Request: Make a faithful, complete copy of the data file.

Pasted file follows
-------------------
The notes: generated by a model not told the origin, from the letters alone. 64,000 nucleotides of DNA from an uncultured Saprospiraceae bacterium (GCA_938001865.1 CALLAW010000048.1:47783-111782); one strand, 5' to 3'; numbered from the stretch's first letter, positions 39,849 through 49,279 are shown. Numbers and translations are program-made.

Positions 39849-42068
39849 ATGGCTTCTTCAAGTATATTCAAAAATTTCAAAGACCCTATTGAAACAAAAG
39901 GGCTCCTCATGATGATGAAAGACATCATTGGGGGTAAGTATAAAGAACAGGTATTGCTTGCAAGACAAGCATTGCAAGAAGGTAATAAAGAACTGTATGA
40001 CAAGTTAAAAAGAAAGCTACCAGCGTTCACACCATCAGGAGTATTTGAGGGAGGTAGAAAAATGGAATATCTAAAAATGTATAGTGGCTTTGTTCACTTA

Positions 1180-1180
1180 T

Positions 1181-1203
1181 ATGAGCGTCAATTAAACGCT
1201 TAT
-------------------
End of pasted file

The notes: generated by a model not told the origin, from the letters alone. 64,000 nucleotides of DNA from an uncultured Saprospiraceae bacterium (GCA_938001865.1 CALLAW010000048.1:47783-111782); one strand, 5' to 3'; numbered from the stretch's first letter, positions 39,849 through 49,279 are shown. Numbers and translations are program-made.

Positions 39849-42068
39849 ATGGCTTCTTCAAGTATATTCAAAAATTTCAAAGACCCTATTGAAACAAAAG
39901 GGCTCCTCATGATGATGAAAGACATCATTGGGGGTAAGTATAAAGAACAGGTATTGCTTGCAAGACAAGCATTGCAAGAAGGTAATAAAGAACTGTATGA
40001 CAAGTTAAAAAGAAAGCTACCAGCGTTCACACCATCAGGAGTATTTGAGGGAGGTAGAAAAATGGAATATCTAAAAATGTATAGTGGCTTTGTTCACTTA

Positions 1180-1180
1180 T

Positions 1181-1203
1181 ATGAGCGTCAATTAAACGCT
1201 TAT